Virtua Tennis 2009PS3 (also 360, Wii)
It shouldnít be forgotten that the game of tennis is an integral part of video game history. In the beginning there was Pong. For many of the first generation of gamers, it all started with that bat and pixelated ball. Looking back with rose-tinted virtual glasses, itís amazing how much fun was had playing it.
Even though weíre all Buck Rogers-like now, sitting pretty as we do in the 21st century, tennis on home consoles lives on. And would you believe it, itís still bat and ball fun. The Virtua Tennis series has been knocking around since 2000 when it appeared on Segaís Dreamcast, deemed by many who played it to be one of the best games on the console.
In the here-and-now however, Virtua is beginning to look a little tired Ė for single players at any rate. The World Tour mode is still intact, with you starting off as a lowly-ranked amateur, having to prove yourself on the circuit. Make it to number one, you then get the chance to turn pro and... do it all again.
The real problem is the difficulty level Ė it doesnít have one. It is stupidly easy to play through the amateur part of the tour without actually dropping a game, never mind a set or match. This could mean playing through over fifty-odd games just by moving the left analogue stick around a bit and pressing the X button. This makes you feel like Roger Federer for five minutes, and after that, well, you just feel a bit numb.
This soon changes however, if you dare venture online Ė which you can finally do with this PS3 incarnation. Out in the real (cyber) world, the game finally discovers its competitive edge. After breezing through the offline tour mode, itís quite the learning curve playing real folk, who will really test your game. But at least you will finally be tested, which is something.
Elsewhere the love-'em-or-hate-'em mini-games are here, with twelve types available including Shopping Dash, Pirate Wars and Pot Shot. You donít need to bother with them, but they can help increase your playerís abilities on the court.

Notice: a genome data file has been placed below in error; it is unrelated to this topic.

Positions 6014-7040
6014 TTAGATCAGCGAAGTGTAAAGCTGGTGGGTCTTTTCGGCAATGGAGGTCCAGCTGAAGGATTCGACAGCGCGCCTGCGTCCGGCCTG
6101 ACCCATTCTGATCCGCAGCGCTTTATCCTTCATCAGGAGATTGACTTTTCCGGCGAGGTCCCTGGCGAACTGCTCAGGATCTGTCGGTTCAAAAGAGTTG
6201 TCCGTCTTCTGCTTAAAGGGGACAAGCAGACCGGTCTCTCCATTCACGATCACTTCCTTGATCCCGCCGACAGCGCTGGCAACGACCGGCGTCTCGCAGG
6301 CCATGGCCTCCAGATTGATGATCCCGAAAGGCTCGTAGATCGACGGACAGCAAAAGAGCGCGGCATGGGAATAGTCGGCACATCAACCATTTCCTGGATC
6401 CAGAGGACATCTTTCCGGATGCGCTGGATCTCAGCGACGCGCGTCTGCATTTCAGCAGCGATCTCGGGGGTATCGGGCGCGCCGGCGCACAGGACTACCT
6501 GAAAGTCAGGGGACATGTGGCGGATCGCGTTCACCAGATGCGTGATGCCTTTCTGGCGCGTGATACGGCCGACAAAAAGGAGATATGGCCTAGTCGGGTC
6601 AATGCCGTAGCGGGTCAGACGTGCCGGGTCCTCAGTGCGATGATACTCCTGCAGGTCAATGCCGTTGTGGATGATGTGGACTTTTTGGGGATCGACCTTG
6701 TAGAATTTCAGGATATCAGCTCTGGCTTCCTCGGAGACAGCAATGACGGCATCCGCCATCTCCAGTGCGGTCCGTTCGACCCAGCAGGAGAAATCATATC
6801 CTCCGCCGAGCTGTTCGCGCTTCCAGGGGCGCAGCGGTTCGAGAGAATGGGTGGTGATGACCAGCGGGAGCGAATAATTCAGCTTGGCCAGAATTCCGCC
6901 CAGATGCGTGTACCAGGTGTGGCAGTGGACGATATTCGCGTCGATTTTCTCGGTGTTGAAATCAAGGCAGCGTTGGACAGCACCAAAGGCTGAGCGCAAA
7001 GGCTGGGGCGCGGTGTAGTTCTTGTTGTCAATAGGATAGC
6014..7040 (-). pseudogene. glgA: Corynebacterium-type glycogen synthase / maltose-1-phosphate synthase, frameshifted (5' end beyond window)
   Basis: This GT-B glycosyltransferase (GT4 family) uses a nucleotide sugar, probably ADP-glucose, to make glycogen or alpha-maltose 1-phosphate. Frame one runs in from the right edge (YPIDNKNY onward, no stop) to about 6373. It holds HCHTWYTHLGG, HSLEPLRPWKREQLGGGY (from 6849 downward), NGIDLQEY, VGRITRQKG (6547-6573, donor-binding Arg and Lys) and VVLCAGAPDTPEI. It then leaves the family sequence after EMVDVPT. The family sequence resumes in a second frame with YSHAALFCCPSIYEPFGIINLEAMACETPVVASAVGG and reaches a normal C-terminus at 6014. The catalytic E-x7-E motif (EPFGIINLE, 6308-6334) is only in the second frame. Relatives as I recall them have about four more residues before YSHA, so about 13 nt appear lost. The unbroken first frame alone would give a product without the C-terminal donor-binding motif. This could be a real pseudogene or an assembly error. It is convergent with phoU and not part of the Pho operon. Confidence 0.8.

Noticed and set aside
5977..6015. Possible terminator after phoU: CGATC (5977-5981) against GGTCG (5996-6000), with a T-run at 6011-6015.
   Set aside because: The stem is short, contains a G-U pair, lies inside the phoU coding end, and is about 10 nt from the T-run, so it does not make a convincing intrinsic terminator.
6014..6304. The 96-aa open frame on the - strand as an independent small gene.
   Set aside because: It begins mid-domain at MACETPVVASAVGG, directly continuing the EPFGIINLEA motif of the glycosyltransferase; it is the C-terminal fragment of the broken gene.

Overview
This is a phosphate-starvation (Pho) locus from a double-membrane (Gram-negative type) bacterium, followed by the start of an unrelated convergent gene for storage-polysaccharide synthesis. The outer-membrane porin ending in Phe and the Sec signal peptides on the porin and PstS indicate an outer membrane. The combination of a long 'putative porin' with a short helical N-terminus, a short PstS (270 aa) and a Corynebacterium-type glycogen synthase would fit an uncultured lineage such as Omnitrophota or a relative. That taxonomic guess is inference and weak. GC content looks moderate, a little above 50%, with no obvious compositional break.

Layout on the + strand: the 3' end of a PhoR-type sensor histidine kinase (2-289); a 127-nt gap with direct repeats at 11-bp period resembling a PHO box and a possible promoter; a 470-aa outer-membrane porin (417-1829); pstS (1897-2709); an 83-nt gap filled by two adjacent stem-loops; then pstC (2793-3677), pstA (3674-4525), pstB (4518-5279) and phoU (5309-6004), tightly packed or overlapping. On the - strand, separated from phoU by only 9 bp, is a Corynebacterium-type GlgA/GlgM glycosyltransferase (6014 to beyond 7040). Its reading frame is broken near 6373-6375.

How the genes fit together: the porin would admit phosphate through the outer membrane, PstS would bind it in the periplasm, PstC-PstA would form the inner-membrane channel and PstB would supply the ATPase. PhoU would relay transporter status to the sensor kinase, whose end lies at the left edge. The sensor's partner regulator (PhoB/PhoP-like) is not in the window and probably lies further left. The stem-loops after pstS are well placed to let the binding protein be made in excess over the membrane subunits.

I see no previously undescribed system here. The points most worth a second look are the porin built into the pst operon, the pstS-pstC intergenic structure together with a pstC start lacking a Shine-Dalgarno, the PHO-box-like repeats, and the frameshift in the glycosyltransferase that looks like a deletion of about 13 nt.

Another disappointing aspect of the game is the rather lame animations. Sure, the appearances of the real pros look similar enough, but it would have been nice to have some personal habits, rituals, or even grunts or groans to go along with them. Instead, there are a minimal amount of actions they perform, which include spinning their rackets and the obligatory tapping of their shoe heels with their rackets. Thatís about it. You canít even run into the net, in case you ever got the inclination. In fact, the net doesnít move, at all. So if anything, it looks and plays pretty much the same as the excellent, nearly decade older, Dreamcast version.
Perhaps the future of the (video) game of tennis lies in the sweaty hands of Wii owners. The Wii version of this game utilises (to some degree at any rate) the latest MotionPlus technology, as does EAís Grand Slam (review coming soon). And with both Microsoft and Sony announcing motion capturing devices for their systems at the recent E3, it looks like tennis games would certainly benefit from this new direction.
Meanwhile, for those wanting a fix of tennis without working up a sweat, Virtua Tennis 09 can certainly serve that up. Itís just a shame it couldnít do any more than that.